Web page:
Is the future definition of art that which emphasises ‘mood’ (an intuitive feeling often develops slowly over time in response to a catalyst but that is not reliant on contextualisation or stimulus) over ‘emotion’ (an intuitive feeling that is neither knowledge nor reasoning and is shaped through context and association)?

Just some of the questions I’m currently mulling over while I put together exhibition applications for 2019.

short-term destinies

According to many news sources, on October 13th the state of Victoria (Australia) experienced a heatwave that nearly broke records. As ‘the hottest day on record…’, ‘the coldest morning in summer for 100 years…’, ‘the worst recorded disaster…’, ‘the first time in known history…’ continue to frequently make news headlines accompanied by the predictable ‘did you hear that it was nearly 33 degrees? In October, can you believe it?’, ‘It was so cold this morning (Valley girl accent)’ chitchat, I couldn’t help but wonder whether there are links between reports of pleasure and misfortune and severe weather events.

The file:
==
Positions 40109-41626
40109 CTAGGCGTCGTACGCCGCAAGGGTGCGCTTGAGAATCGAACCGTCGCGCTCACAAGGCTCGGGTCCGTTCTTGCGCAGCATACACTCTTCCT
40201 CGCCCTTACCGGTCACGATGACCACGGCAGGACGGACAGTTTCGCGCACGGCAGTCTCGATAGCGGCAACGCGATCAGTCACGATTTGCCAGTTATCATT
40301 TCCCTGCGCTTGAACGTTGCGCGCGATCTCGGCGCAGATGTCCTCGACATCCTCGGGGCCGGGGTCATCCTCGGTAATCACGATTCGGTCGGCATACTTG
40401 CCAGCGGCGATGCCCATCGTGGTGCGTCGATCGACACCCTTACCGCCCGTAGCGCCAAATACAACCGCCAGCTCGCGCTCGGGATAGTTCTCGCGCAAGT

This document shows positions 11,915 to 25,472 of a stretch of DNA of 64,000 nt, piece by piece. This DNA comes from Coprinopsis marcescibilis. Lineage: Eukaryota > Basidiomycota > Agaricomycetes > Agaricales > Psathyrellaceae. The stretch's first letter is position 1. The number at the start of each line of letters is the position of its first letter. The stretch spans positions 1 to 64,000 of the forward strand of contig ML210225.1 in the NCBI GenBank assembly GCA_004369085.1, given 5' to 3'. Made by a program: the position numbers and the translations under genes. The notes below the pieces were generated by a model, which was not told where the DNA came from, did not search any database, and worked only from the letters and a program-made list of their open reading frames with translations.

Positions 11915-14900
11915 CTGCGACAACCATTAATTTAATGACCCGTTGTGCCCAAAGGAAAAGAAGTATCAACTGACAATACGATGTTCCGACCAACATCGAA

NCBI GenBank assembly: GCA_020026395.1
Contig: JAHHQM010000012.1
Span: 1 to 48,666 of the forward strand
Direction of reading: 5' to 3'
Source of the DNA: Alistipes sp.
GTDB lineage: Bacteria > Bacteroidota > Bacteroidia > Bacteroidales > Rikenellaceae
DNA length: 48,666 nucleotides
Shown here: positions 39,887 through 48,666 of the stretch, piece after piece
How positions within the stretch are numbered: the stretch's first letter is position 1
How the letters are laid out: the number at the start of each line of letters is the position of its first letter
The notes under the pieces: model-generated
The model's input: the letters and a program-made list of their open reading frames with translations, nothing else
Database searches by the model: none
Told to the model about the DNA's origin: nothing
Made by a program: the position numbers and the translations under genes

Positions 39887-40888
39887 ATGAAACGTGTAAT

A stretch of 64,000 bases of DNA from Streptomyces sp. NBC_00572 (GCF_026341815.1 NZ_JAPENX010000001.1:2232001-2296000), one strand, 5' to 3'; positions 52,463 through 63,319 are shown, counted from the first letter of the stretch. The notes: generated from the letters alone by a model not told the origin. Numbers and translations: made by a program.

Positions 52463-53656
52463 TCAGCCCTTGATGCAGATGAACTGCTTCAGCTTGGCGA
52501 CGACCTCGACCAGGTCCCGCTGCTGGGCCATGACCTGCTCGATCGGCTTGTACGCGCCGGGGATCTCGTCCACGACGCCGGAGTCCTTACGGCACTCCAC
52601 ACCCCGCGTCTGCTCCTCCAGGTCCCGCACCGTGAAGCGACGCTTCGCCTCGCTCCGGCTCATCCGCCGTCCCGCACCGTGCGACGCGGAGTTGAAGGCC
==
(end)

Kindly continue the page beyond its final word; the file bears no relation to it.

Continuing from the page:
According to Tom Stafford, writing for the BBC (read the full article here), referencing research conduced by Marc Trussler and Stuart Sorok at McGill University (Canada), when presented with an option to watch a news story on a negative or positive tone, people will chose to watch news items with a negative tone. Apparently this is the result of a ‘negativity bias’, which is explained as term that describes our ‘collective hunger to hear, and remember bad news.’ Results were also framed within the context of ‘Illusory superiority’ (another form of cognitive bias whereby we ‘overestimate our strengths and underestimate our shortcomings in comparison to other people’); against the backdrop of the pleasant views we have of our world, bad news is a surprising, dramatic and sometimes enticing interjection that mirrors the action of many movies.

I think these psychological biases are important things to consider when making art that engages with the topic of climate change. Very often ‘climate art’ borrows from disaster-aesthetics which, considering the aforementioned may not be achieving it’s intended purpose of influencing positive change. Rather, climate art that borrows from disaster-aesthetics might be re-enforcing the disaster spectacle that is experienced by an ‘other’. If meta-cognition breaks down iIllusory superiority, perhaps this is what we need to be aiming for in art.

Come Hell or High Water, Michael Pinsky, 2006 .

Come Hell or High Water, Michael Pinsky, 2006 .

performing the supermodern